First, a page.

Saturday, May 31, 2008
Dollar devaluation by FED is largely to blame for exponential oil price increase
An excellent article by Paul Van Eeden explaining the real
background to rising oil prices and who is to blame.
The Road to $200 Oil - By Paul Van Eeden of www.paulvaneeden.com
When the crash dummies up on Capitol Hill see crude oil at $130 a
barrel, they cry "Manipulation!" and start looking around for someone
to blame. The funny thing is; they're right. Manipulation is causing
the oil price to soar...manipulation of the U.S. dollar. As for
finding someone to blame, well, taking a stroll over to the Federal
Reserve building might be a good place to start.
By increasing the supply of dollars the government devalues every
dollar in existence by an equivalent amount. The impact of this
inflation is not uniform through the economy or markets but, with
time, it does filter through to everything. If we look at the price
of oil in US dollars and simultaneously look at the inflation of the
dollar we can see that oil has in fact not gone up in value at all -
it is the dollar that has declined in value. So the manipulation is
clearly evident, but it is not the supply of oil that is being
manipulated, but the supply of dollars, to decrease the dollar's
value on the assumption that that would stimulate spending and
economic activity. That is the cause of the rise in the oil price.
If we look at the exchange rate of the US dollar against the euro,
and the twelve currencies that comprise the euro before its launch,
we see that in January 1970 it took 1.151 "euros" to buy a dollar.
Today it takes 0.644 euros to buy a dollar. For the sake of
simplicity let's use the euro-dollar exchange rate as a benchmark for
the dollar's devaluation on foreign exchange markets. From this
exchange rate we can see that the oil price would have been 44% lower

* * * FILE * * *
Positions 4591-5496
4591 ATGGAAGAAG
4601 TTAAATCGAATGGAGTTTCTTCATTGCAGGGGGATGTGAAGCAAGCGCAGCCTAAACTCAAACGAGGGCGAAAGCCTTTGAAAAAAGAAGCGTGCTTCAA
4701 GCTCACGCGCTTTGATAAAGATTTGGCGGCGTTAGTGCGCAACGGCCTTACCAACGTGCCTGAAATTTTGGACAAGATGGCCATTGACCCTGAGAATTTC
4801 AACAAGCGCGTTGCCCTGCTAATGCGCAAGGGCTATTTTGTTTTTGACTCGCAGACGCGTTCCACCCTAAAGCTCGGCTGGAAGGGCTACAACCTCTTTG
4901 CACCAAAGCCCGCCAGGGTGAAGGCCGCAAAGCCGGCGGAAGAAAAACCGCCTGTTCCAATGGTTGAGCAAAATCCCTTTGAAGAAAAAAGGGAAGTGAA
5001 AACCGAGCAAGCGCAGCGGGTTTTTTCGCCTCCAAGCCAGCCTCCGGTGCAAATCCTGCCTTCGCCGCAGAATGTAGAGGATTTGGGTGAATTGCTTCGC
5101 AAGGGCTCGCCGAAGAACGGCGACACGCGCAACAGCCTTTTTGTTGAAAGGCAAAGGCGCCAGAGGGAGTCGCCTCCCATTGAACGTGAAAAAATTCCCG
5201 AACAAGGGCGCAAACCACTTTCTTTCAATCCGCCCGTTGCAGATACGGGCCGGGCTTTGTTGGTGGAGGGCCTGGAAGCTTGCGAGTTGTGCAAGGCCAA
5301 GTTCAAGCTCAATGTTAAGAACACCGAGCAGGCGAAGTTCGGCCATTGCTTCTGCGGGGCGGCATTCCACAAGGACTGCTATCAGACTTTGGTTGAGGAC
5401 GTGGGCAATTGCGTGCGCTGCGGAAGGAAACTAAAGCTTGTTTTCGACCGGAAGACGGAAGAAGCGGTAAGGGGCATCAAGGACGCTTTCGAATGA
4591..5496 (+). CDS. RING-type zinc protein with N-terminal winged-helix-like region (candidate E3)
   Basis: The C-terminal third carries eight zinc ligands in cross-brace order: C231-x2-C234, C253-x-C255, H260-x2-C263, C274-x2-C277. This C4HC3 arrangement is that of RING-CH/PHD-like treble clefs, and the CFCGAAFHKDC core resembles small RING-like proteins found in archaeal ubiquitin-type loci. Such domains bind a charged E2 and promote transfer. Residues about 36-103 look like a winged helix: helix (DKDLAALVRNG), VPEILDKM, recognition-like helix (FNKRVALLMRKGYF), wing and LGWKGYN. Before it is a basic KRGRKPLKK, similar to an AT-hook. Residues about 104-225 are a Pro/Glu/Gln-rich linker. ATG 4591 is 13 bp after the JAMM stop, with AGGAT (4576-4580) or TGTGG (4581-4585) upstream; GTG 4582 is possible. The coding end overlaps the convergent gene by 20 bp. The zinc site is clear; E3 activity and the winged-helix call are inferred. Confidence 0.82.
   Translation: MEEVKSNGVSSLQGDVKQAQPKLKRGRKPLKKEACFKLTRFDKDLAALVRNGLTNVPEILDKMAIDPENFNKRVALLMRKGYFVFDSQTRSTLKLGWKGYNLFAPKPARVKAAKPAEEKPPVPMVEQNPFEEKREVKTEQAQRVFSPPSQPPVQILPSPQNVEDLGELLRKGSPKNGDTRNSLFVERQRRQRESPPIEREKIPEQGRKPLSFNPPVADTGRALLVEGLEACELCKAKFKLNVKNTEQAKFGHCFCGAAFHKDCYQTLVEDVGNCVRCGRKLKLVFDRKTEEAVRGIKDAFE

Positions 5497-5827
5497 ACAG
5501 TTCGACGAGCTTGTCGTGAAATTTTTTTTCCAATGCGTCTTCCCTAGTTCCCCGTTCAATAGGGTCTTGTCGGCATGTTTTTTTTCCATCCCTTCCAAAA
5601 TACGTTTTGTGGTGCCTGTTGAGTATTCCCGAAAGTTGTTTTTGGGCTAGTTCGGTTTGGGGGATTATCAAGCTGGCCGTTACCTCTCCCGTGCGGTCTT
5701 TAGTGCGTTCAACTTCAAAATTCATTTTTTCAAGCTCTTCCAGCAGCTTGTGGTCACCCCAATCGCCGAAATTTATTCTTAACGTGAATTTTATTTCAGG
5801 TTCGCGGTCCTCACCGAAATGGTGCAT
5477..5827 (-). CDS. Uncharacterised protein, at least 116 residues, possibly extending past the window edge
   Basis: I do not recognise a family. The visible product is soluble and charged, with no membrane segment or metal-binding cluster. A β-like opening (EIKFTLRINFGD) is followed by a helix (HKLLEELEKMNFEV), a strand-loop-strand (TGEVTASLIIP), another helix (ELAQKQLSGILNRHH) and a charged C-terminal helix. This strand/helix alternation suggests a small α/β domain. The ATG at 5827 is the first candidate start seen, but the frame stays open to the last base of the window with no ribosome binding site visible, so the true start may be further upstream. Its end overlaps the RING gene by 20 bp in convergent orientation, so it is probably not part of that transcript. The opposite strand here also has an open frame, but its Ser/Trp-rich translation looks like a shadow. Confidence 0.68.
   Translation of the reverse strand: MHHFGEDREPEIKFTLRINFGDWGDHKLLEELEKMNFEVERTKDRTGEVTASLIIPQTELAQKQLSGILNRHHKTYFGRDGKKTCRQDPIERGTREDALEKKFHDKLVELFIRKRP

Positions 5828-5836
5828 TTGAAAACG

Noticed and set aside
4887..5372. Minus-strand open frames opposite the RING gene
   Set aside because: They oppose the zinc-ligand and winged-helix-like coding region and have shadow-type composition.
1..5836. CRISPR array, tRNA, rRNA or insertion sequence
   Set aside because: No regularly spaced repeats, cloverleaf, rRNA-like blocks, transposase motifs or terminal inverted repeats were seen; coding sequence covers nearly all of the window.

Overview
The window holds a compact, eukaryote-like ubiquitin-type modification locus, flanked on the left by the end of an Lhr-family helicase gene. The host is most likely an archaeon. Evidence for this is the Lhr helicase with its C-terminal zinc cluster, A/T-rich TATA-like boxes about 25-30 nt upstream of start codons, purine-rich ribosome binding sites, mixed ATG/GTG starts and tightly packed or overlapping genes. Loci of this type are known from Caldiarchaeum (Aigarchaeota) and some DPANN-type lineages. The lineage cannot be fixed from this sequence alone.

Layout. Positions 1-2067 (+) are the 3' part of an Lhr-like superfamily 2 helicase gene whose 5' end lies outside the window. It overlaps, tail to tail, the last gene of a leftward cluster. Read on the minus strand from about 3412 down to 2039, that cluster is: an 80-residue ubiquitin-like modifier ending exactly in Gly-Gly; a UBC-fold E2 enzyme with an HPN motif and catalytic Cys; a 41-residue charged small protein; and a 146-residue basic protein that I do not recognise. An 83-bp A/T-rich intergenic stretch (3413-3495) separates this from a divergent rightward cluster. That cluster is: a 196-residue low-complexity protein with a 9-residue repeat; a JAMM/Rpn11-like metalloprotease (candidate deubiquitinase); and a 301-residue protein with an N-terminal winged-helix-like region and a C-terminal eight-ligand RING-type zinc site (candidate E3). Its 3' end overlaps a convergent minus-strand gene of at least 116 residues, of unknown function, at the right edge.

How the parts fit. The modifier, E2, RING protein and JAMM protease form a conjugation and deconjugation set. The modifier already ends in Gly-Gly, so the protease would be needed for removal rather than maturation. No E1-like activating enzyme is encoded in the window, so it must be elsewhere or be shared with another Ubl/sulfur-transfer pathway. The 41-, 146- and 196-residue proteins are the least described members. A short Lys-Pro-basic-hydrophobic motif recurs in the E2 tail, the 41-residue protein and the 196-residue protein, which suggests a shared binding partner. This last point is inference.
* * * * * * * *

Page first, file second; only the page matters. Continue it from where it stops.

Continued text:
today were it not for the decline of the US dollar exchange rate.
That would make the oil price, not $120 a barrel, but only $67 a
barrel. In other words, the oil price is approximately 80% higher
today than it would have been if the government was not so hell-bent
on destroying the dollar.
For those who cannot fathom that it's as simple as this, or that
inflation of the money supply directly affects the value of the
dollar, consider these words from Ben Bernanke, the current Chairman
of the Board of Governors of the Federal Reserve Bank of the United
States, in a speech he made on November 21, 2002 before the National
Economists Club in Washington, D.C.: "Like gold, U.S. dollars have
value only to the extent that they are strictly limited in supply.
But the U.S. government has a technology, called a printing press
(or, today, its electronic equivalent), that allows it to produce as
many U.S. dollars as it wishes at essentially no cost. By increasing
the number of U.S. dollars in circulation, or even by credibly
threatening to do so, the U.S. government can also reduce the value
of a dollar in terms of goods and services, which is equivalent to
raising the prices in dollars of those goods and services."
Aside from the fact that the assumption that inflation can create
economic activity is entirely false, the idea that OPEC is somehow to
blame for the rise in the oil price is absurd. Look at the chart
below that shows the oil price in US dollars and the increase in the
supply of dollars as measured by M3. We see that the oil price is
trying desperately to catch up with the dollar's inflation. In fact,
if anything, oil companies and oil producers have been subsid izing
American gasoline consumers for the past 22 years!
The manipulation is clearly in the dollar. By rapidly increasing the
money supply and thereby decreasing the value of the dollar, the
government is directly and solely responsible for the increase in the